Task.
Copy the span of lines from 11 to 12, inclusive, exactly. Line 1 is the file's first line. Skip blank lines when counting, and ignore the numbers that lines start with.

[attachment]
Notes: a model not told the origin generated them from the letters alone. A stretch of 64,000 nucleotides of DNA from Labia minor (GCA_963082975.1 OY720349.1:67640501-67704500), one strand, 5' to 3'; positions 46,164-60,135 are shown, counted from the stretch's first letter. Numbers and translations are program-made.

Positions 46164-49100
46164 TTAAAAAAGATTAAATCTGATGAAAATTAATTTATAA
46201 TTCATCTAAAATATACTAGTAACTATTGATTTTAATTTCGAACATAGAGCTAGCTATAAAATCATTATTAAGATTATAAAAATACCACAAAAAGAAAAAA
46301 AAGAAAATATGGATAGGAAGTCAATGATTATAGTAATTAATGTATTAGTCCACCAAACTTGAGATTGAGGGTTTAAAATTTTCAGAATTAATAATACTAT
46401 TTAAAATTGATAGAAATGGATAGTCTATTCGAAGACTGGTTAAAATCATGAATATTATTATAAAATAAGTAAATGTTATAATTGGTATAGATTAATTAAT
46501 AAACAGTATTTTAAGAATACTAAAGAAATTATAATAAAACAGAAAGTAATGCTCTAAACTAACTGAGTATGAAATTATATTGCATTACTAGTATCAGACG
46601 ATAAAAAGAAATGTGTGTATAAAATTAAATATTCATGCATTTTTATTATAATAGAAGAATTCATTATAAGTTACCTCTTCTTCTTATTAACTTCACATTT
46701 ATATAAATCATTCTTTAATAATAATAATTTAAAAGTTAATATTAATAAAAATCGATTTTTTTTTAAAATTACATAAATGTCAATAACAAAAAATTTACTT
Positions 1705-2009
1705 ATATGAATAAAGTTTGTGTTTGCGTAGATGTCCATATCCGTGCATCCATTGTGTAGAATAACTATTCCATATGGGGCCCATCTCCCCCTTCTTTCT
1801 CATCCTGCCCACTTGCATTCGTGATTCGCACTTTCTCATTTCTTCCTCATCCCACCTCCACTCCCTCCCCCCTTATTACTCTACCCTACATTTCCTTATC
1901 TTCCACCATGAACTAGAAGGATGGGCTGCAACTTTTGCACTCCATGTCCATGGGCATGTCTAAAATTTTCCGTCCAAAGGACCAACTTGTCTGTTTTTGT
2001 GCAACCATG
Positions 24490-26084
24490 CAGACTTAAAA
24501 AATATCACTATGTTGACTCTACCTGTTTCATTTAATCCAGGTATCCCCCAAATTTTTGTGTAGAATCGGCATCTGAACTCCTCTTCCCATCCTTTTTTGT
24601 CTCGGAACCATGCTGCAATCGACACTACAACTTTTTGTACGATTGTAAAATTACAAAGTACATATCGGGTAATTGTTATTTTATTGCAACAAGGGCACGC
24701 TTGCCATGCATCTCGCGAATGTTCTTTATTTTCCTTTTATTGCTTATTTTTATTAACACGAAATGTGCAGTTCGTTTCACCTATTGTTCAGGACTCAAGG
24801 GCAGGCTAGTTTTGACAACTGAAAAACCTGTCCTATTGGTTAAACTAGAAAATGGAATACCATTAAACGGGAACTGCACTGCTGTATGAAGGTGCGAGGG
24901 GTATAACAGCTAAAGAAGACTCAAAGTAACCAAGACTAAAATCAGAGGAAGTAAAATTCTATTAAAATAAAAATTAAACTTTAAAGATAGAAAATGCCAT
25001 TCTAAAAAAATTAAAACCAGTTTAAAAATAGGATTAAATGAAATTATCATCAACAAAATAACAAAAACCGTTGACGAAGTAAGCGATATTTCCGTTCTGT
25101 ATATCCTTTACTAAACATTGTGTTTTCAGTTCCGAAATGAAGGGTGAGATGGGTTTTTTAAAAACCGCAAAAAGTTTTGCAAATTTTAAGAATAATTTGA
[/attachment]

1705 ATATGAATAAAGTTTGTGTTTGCGTAGATGTCCATATCCGTGCATCCATTGTGTAGAATAACTATTCCATATGGGGCCCATCTCCCCCTTCTTTCT
1801 CATCCTGCCCACTTGCATTCGTGATTCGCACTTTCTCATTTCTTCCTCATCCCACCTCCACTCCCTCCCCCCTTATTACTCTACCCTACATTTCCTTATC